“Clinics are no longer only doctors and medical equipment, but IT services too. The work of a clinic’s internal security services affects the safety of patient data and the functionality of its devices. Medical software and equipment engineers put a lot of effort into creating a useful medical device that will save and protect human life, but they sometimes completely forget about protecting it from unauthorized external access. When it comes to new technologies, safety issues should be addressed at the first stage of the research and development (R&D) process.

IT security companies could help at this stage to address safety issues”, mentions Sergey Lozhkin, senior researcher at Kaspersky Lab’s GReAT.

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Kaspersky Lab experts recommend implementing the following measures to protect clinics from unauthorized access:

  • Use strong passwords to protect all external connection points;
  • Update IT security policies, develop on time patch management and vulnerability assessments;
  • Protect medical equipment applications in the local network with passwords in case of an unauthorized access to the trusted area;
  • Protect infrastructure from threats like malware and hacking attacks with a reliable security solution;
  • Backup critical information regularly and keep a backup copy offline.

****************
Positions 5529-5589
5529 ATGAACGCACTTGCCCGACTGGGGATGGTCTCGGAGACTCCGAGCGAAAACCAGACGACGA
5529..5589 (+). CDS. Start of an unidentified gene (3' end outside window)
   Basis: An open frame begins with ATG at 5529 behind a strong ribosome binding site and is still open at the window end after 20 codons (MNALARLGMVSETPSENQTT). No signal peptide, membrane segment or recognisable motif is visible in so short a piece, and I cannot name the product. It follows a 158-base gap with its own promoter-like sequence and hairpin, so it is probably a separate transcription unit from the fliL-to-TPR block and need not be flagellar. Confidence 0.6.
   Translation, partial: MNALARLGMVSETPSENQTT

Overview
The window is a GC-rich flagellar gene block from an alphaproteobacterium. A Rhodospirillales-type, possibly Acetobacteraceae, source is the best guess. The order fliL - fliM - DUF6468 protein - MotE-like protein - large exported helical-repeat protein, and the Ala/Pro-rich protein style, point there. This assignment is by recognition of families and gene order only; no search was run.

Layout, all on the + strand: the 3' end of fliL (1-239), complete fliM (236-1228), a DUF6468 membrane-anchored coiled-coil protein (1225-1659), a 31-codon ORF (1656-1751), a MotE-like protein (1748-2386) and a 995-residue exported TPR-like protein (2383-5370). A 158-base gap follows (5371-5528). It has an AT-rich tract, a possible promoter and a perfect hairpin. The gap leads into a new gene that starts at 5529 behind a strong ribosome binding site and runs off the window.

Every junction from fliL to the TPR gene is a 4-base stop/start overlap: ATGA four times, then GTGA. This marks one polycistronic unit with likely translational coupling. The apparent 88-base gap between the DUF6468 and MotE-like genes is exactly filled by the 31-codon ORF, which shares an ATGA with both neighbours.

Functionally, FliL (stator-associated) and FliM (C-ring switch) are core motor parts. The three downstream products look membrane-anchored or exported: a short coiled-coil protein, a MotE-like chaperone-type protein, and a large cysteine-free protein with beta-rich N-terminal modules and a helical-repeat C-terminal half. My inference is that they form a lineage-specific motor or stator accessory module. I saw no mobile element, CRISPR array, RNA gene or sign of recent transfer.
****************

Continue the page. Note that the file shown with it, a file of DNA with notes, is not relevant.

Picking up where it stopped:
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Trend Micro 2015 Security Roundup Details

9 March 2016 – Today, Trend Micro Incorporated released its 2015 security roundup report, “Setting the Stage: Landscape Shifts Dictate Future Threat Response Strategies,” which dissects the most significant security incidents from 2015. The research confirms attackers are now bolder, smarter and more daring in attack vectors, cyberespionage efforts and cyber underground activity on a global basis.

“Our observations for 2015 have confirmed that traditional methods of protecting data and assets are no longer sufficient and should be reassessed to maintain the highest level of corporate and personal security,” said Raimund Genes, CTO, Trend Micro. “The prevalence and sophistication of extortion, cyberespionage and expanding targeted attacks now dictate that organizational security strategies must be prepared to defend against a potentially greater onslaught in 2016. This realization can help the security community better anticipate and respond to what attackers are trying to accomplish.”